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Wild West Auction Includes Colt Revolver that Killed Billy the Kid -The Firearm Blog

The Colt revolver Sheriff Pat Garrett used to gun down outlaw Billy the Kid, shown here, is going to auction.

The Wild West era holds a special place in the hearts of many firearms enthusiasts. Plenty of shooters today grew up with figures of cowboys, sheriffs, and outlaws on horseback with lever-action rifles and classic revolvers. What would American firearms history be without the image of two spur-wearing duelists in a dusty street at high noon, hands hovering nervously over the Colt Peacemakers on their hips? Particularly given Hollywood’s canonization of frontier gunslingers, with iconic portrayals by actors like John Wayne, Clint Eastwood, and Robert Duvall, guns of the mid-late 1800s can be exceedingly nostalgic.

Wild West guns @ TFB:

This famous revolver is chambered in .44-40, and features a 7.5" barrel.

This famous revolver is chambered in .44-40, and features a 7.5″ barrel.

Now an important piece of that Wild West history is coming to auction. Billy the Kid’s outlaw career began at age 15, and by the time of his death just six years later at the hands of Sheriff Pat Garrett, the Kid had amassed an impressive rap sheet. Among his list of crimes were numerous robberies, several escapes from jail, and eight killings. When Garrett finally caught up, the Sheriff was reported to have fired two rounds at the outlaw from a Colt Single Action Army revolver. Although the second bullet missed, the first struck Billy in the chest and would prove fatal. This famous Colt handgun will be sold at a Bonhams auction on August 27th. This auction will include an impressive catalogue of other notable guns, such as a Colt revolver owned by Bat Masterson, a Springfield Trapdoor rifle of Wild Bill Hickok’s, and the double-barrelled shotgun Billy the Kid used to kill two Deputies during his final jailbreak. Garrett’s Colt is expected to fetch between two and three million dollars.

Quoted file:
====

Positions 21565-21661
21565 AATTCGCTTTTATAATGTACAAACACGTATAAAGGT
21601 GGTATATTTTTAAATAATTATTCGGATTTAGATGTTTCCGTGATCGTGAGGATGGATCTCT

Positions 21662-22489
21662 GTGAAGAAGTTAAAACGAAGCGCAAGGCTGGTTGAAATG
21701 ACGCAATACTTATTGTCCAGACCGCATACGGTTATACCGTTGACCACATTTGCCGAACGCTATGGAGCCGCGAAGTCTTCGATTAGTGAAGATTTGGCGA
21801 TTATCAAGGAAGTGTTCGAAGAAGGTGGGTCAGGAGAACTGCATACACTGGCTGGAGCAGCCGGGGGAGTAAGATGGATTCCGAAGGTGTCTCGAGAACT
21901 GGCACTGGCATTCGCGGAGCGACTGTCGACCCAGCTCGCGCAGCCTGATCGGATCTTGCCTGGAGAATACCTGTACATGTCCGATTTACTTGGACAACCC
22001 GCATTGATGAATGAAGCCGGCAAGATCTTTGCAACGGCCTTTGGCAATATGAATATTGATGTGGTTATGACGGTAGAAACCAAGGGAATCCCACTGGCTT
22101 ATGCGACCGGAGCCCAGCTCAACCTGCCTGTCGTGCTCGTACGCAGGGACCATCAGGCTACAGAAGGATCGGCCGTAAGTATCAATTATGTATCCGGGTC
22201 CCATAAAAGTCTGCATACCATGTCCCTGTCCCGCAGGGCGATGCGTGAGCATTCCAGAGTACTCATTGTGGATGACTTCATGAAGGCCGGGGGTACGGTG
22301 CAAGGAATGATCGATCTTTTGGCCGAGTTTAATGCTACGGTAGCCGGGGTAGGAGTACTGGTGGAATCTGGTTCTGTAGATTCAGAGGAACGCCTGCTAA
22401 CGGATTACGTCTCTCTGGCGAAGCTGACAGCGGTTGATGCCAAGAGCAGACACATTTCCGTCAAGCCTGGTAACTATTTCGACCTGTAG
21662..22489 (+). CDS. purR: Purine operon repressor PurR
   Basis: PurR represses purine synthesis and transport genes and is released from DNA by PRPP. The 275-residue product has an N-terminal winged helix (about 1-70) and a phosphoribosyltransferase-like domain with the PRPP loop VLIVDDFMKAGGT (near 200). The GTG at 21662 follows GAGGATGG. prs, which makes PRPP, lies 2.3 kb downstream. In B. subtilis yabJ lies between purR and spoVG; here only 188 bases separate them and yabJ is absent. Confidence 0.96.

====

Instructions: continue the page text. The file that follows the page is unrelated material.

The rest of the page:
Here's another historic revolver from this auction: the Smith & Wesson carried by outlaw John Wesley Hardin when he was gunned down in El Paso, Texas.

Here’s another historic revolver from this auction: the Smith & Wesson carried by outlaw John Wesley Hardin when he was gunned down in El Paso, Texas.

THE GUN THAT KILLED BILLY THE KID: PAT GARRETT’S COLT SINGLE ACTION ARMY REVOLVER USED TO KILL BILLY THE KID.

Serial number 55093 for 1880, .44-40 caliber 7 1/2 inch barrel, one line Hartford address crescent ejector rod head. DFC stamped over serial number on frame. Walnut grip.

Condition: Very good with traces of blue on barrel and cylinder flutes and other protected areas. Well worn grips.

Provenance: Billy Wilson (alias of David L. Anderson); taken by Pat Garrett when he arrested Wilson and the rest of the Billy the Kid gang at Stinking Springs; used by Garrett to kill Billy the Kid at Pete Maxwell’s, July 14, 1881 (notarized copy of a 1906 letter signed from Garrett); loaned to Tom Powers for exhibition at his Coney Island Saloon (appears in Tom Powers inventory and probate); recovered by Garrett’s widow, Apolinaria (Pauline) Garrett, from Powers estate, 1933 (signed and notarized letter from Jarvis P. Garrett, April 20, 1983; contemporary newspaper documentation, including pictures of her with the gun); sold to Calvin Moerbe of Round Rock, Texas, 1976; sold to Jim and Theresa Earle, July 14, 1983.

Literature: Garavaglia & Worman, Firearms of the American West, 1866-1894, Albuquerque, NM, 1985, p 293; Metz, Leon Claire, Pat Garrett: The Story of a Western Lawman, Norman, OK, 1973, p 102; Wilson, R.L., The Peacemakers, New York, 1992.

SHERIFF PAT GARRETT’S COLT SINGLE ACTION WHICH HE USED TO KILL BILLY THE KID, JULY 14, 1881, AT PETE MAXWELL’S RANCH.

An iconic piece of history from one of the most important events of the early west, Sheriff Pat Garrett’s yearlong pursuit of the notorious Billy the Kid. Now part of the American mythology, Garrett’s friendship with the Kid, their mutual respect, and his subsequent hunt, capture, escape and death have become the stuff of legend. The subject of hundreds of songs, films from Cecil B. Demille to Sam Peckinpah, and books, not to mention Aaron Copland’s opera, casting the Kid as both villainous outlaw and unsung hero fighting for justice, the story of Billy the Kid has woven its way into the American imagination. As early as 1929, historian J. Frank Dobie noted, “… because his daring apotheosized youth—youth in the saddle—youth with a flaming gun—and because his daring kept him running and balancing on the edge of a frightful precipice … Billy the Kid will always be interesting, will always appeal to the popular imagination” (Dobie, A Vaquero of the Brush Country, Austin, 1998, p 169).

Images courtesy of Bonhams.

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